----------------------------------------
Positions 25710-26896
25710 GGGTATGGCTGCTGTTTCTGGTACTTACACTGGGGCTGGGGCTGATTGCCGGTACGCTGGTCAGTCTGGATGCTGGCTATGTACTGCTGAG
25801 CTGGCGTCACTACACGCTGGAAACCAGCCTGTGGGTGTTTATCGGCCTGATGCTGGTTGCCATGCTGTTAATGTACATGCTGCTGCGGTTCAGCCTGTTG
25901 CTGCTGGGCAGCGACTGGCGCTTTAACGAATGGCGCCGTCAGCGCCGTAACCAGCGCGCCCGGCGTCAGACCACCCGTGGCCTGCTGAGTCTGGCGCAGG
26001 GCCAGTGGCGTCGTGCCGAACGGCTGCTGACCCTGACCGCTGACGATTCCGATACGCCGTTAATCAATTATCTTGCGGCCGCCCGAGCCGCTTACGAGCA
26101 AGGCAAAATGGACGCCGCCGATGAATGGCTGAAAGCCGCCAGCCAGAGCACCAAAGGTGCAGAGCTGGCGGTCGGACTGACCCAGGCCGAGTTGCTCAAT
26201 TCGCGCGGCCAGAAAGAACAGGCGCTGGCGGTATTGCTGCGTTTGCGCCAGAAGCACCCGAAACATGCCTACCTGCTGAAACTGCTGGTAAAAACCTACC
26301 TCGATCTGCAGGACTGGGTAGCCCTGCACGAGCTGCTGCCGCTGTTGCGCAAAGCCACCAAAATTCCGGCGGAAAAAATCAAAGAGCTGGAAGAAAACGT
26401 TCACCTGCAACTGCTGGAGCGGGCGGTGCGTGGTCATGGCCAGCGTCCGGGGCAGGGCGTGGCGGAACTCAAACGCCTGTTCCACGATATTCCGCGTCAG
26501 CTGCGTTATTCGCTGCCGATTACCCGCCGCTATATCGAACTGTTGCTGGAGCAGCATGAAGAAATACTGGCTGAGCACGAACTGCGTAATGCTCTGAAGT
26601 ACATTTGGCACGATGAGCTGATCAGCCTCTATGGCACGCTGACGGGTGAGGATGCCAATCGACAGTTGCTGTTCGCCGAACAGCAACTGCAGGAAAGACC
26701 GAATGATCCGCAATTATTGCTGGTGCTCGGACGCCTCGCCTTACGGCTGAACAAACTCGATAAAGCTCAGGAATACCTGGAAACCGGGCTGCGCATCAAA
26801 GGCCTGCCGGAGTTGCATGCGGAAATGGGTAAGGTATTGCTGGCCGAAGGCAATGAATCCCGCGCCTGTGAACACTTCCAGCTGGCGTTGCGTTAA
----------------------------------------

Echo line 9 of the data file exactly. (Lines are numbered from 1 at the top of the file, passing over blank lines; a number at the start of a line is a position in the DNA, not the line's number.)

26401 TCACCTGCAACTGCTGGAGCGGGCGGTGCGTGGTCATGGCCAGCGTCCGGGGCAGGGCGTGGCGGAACTCAAACGCCTGTTCCACGATATTCCGCGTCAG